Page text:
While it is correct that European philosophy is articulated in European languages—more often now in English than in the philosopher’s mother tongue—however, historically and at present philosophers neither referred solely to their European lived experience nor reflected only on the significance of Europe to the rest of the world; they sought universally valid knowledge. In doing this, they often forget the contextuality of their thinking, but this is another problem which cannot be explored here.

That philosophers in Africa are extremely conscious about their own context and conditions of knowledge production, is certainly an advantage that can be fruitfully explored. But to reduce philosophy in Africa to lived experiences embedded in Africa alone, means to clip the wings of philosophy in Africa–and presumably this is not John Lamola’s aim.

Conclusions

Lamola’s suggested definition of ‘genuine African philosophy’ seems very restrictive to me. Concerning the language question: Even though a lingua franca in academe is not a new phenomenon, for example, Greek, Latin, and Arabic were linguae francae in previous centuries, I would repeat here that the language question is not a trivial one in philosophy. (Graness 2015, 136) And it is surely not a problem only for African philosophers.

Since English has become the predominant academic language of our day, philosophers with different language backgrounds are increasingly forced to formulate and publish their ideas in English if they want to pursue an academic career. What Tangwa calls ‘linguistic pragmatism’ (Tangwa, ‘Revisiting the Language Question’, 135), that is, submission to the English language, is already an undeniable fact in academe worldwide.

For example, a considerable percentage of early-career German and Austrian philosophers who are under the age of 30 no longer publish in German. Even though a postcolonial situation like Africa’s is completely different from the situation in former colonising countries like Germany, France, and Italy, submission to English will have similarly serious consequences for philosophy in them, too, consequences of which many European philosophers are not yet conscious.

They can learn a lot from African debates on the language question in philosophy. With Ngũgĩ wa Thiong’o I strongly support the idea that it is necessary to use one’s mother tongue for artistic or scientific knowledge production; however, we cannot ignore that it is of equal importance to work and publish in the scientific language of our time in order to be part of the international discourse and not remain imprisoned in our language enclaves. The basis of fruitful scientific work is exchange; what is really needed is the investment of appropriate financial and human resources for translation work.

So, is it an expression of Africa’s epistemic sovereignty to produce philosophical thought in African languages and to make the African experience and its issues the focus of that thought? Yes! But this is not all. Another expression of Africa’s epistemic sovereignty – which is of equal importance – is the discussion between intellectuals from Africa and elsewhere about issues of global interest, from their own diverse perspectives, in the language of their choice.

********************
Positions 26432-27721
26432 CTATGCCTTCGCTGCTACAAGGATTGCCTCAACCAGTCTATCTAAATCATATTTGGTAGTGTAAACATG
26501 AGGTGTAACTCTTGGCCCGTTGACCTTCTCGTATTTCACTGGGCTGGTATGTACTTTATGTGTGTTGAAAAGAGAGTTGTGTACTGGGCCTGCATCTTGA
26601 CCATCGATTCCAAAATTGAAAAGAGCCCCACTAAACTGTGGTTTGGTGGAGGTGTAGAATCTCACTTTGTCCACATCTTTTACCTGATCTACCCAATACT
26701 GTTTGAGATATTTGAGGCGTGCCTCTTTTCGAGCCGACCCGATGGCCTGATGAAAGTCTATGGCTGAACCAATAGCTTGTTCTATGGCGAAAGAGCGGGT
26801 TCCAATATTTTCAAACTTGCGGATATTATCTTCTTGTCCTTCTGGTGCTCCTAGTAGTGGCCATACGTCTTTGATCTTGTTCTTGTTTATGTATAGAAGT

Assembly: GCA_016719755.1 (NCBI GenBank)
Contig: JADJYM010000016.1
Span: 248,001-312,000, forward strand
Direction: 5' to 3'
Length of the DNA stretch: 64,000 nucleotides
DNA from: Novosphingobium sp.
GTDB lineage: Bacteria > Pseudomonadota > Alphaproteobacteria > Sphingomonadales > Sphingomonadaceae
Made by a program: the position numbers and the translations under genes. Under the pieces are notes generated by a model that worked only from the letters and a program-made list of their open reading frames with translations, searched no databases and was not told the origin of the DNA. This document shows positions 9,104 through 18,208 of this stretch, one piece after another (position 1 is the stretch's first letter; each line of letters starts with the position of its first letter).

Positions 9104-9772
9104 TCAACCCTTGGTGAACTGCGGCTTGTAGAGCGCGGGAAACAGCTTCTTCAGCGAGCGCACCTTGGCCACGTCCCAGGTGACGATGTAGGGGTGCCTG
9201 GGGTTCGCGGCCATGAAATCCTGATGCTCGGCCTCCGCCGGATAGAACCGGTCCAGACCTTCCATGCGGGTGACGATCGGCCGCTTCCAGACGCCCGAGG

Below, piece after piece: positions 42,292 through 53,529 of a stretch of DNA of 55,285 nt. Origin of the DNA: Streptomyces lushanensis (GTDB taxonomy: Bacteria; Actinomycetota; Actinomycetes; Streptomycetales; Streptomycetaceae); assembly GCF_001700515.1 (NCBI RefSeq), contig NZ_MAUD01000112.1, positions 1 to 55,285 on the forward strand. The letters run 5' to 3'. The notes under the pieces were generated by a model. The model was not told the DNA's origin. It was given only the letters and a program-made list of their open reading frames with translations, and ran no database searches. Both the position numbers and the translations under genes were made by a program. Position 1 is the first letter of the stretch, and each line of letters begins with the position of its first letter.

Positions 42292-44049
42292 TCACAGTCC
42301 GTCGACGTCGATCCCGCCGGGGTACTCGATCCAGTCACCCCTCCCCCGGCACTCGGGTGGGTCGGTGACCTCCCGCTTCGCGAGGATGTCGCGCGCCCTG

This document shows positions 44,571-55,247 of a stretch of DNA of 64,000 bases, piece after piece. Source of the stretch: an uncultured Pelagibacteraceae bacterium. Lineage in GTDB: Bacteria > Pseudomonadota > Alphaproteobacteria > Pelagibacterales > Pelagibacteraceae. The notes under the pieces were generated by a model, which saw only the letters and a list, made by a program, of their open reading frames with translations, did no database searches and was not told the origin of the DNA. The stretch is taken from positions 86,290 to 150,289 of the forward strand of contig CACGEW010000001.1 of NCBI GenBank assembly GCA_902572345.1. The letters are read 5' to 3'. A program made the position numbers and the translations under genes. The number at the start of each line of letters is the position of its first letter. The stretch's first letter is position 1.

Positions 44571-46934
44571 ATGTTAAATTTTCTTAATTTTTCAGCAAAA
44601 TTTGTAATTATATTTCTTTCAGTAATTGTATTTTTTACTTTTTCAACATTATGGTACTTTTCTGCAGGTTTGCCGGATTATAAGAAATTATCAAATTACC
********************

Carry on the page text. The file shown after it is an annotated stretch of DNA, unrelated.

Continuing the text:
From its beginnings to the present, in all the different regions of the world, philosophy has been the result of intercultural interaction, and it will continue to be even more so in a world in which interdependence in everything—history, economy, politics, ecology, and all other aspects of life—will only increase, making regions no longer able to exist in isolation—or able to do so only artificially. We cannot ignore our world’s new level of interconnectedness.

Even though Lamola criticises ‘The representation of African philosophy as a centreless, open-ended, free-to-all enterprise, as in The Palgrave Handbook‘, (44) I think that philosophy should be exactly that: a centreless, open-ended, free-to-all enterprise, wherever people in this world philosophise.

Contact details: anke.graness@univie.ac.at

References

Afolayan, Adeshina, and Toyin Falola, eds. The Palgrave Handbook of African Philosophy. New York: Palgrave Macmillan, 2017.

Graness, Anke. ‘Is the debate on “global justice” a global one? Some considerations in view of modern philosophy in Africa’. Journal of Global Ethics 11, No. 1 (2015): 126–140. DOI: 10.1080/17449626.2015.1010014

Graness, Anke. ‘African Philosophy and History’. Social Epistemology Review and Reply Collective 7, No. 10 (2018): 45–54.

De Sousa Santos, Boaventura. Epistemologies of the South: Justice Against Epistemicide. London: Routledge 2016.

Lamola, John. “Will We Ever Have a Genuine African Philosophy.” Social Epistemology Review and Reply Collective 8, no. 1 (2019): 39-45.

Wiredu, Kwasi, ed. A Companion to African Philosophy. Malden, MA: Blackwell Publishing, 2004.

[2] As much as I personally like the film Black Panther, Lamola’s reference to a Hollywood blockbuster in the midst of his complaints about hegemonies and the control of knowledge consumption is not without irony. The African country ‘Wakanda’ was invented in part to serve strong commercial interests operating in a matrix of profound asymmetries of power. The film earned $1.35 billion worldwide, becoming the ninth highest-grossing film of all time, precisely because its story reverses these power asymmetries.

[3] Or at least partly, since some of the authors live and work in the global North.